In the other parts of the map, redistricting plaintiffs contend that the Texas Legislature intentionally diluted African-American and Hispanic voting strength by fragmenting cohesive communities.

This fragmentation, they argue, is especially pronounced in the DFW Metroplex, where the court-drawn interim map (Plan H309) adopted the Texas Legislature’s map (Plan H283) without any changes.

For example, prior to the 2011 round of redistricting, HD 101 was a compact district in eastern Dallas County, taking in all but small parts of Mesquite plus the adjacent town of Sunnyvale and heavily African-American and Hispanic Balch Springs.

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However, under the plan adopted by the Legislature and incorporated by the court into its second interim map, the city of Mesquite was split into three districts, with part of the city’s non-Anglo population drawn into HD 107 and other parts drawn into HD 110 and HD 113. The city of Balch Springs, where non-Anglos now make up nearly 75% of the population, was similarly split.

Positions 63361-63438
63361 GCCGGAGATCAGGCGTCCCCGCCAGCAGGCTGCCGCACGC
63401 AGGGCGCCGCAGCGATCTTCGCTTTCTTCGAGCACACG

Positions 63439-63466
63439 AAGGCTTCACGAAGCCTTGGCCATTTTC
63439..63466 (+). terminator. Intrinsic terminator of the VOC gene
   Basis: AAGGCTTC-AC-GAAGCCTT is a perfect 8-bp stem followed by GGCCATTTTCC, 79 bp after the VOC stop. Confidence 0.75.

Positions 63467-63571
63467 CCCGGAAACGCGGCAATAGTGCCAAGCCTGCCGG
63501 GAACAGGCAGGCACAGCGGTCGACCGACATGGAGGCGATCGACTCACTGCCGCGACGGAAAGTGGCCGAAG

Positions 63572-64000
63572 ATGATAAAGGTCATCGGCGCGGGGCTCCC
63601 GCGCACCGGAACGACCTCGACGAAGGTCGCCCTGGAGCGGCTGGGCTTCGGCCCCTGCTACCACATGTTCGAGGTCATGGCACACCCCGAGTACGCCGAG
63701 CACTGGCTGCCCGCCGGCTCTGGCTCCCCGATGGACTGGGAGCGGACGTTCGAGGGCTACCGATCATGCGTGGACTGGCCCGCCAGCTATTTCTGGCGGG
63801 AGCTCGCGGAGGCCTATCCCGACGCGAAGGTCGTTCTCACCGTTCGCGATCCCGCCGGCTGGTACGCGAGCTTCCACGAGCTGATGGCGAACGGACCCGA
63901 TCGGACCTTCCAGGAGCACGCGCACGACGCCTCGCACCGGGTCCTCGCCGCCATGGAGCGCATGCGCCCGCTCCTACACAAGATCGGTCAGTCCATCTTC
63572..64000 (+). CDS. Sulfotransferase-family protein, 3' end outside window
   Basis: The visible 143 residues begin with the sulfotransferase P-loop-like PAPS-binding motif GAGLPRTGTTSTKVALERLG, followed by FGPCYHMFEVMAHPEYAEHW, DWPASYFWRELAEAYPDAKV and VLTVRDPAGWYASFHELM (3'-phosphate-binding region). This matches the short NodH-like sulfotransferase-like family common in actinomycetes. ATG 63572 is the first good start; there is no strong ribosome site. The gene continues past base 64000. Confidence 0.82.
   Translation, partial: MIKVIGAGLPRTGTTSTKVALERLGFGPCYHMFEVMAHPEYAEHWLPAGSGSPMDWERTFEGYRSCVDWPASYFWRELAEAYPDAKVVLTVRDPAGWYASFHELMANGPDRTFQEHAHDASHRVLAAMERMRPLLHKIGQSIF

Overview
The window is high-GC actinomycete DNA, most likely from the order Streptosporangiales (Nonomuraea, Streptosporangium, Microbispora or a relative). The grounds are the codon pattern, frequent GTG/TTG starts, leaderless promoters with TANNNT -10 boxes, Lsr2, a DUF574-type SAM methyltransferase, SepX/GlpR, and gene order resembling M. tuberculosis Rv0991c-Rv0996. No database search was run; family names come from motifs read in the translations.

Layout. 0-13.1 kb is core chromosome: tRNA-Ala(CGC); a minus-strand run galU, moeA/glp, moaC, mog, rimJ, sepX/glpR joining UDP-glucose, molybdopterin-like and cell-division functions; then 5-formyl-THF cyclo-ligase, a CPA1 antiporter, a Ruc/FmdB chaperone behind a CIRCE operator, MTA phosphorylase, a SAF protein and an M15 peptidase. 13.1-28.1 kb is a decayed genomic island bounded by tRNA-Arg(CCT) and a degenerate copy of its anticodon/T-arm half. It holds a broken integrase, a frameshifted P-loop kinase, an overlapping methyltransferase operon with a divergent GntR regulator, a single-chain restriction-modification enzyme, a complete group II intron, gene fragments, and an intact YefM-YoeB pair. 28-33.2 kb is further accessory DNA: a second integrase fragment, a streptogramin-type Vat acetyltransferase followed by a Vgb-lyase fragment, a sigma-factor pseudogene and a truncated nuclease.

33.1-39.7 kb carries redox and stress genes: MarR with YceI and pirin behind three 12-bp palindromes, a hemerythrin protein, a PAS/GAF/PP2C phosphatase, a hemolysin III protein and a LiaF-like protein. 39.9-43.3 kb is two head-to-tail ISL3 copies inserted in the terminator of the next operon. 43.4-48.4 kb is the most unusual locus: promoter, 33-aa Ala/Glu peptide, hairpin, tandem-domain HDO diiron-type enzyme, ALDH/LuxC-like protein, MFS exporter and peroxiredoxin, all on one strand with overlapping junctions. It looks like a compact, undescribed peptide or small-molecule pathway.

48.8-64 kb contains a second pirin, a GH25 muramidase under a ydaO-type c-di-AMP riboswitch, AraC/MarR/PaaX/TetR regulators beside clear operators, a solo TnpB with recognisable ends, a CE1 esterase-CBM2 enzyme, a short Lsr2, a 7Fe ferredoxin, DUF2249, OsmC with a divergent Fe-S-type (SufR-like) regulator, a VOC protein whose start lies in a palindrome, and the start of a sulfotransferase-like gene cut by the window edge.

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On the other side of Dallas County, the oddly shaped taproot in the redrawn HD 105 is another example cited by the plaintiffs of fragmentation.

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The portions of the city of Grand Prairie to the west of the taproot include African-American neighborhoods separated out from African-American neighborhoods within the taproot.  

The result is that HD 104, a Hispanic opportunity district represented by State Rep. Roberto Alonzo, becomes 19.2% African-American CVAP, while HD 105, a seat represented by an Anglo Republican Linda Harper-Brown, becomes several points less African-American than under the court’s initial interim map.

The plaintiffs’ pleadings point to other examples of fragmentation in Harris, Fort Bend, Bell, and McLennan counties.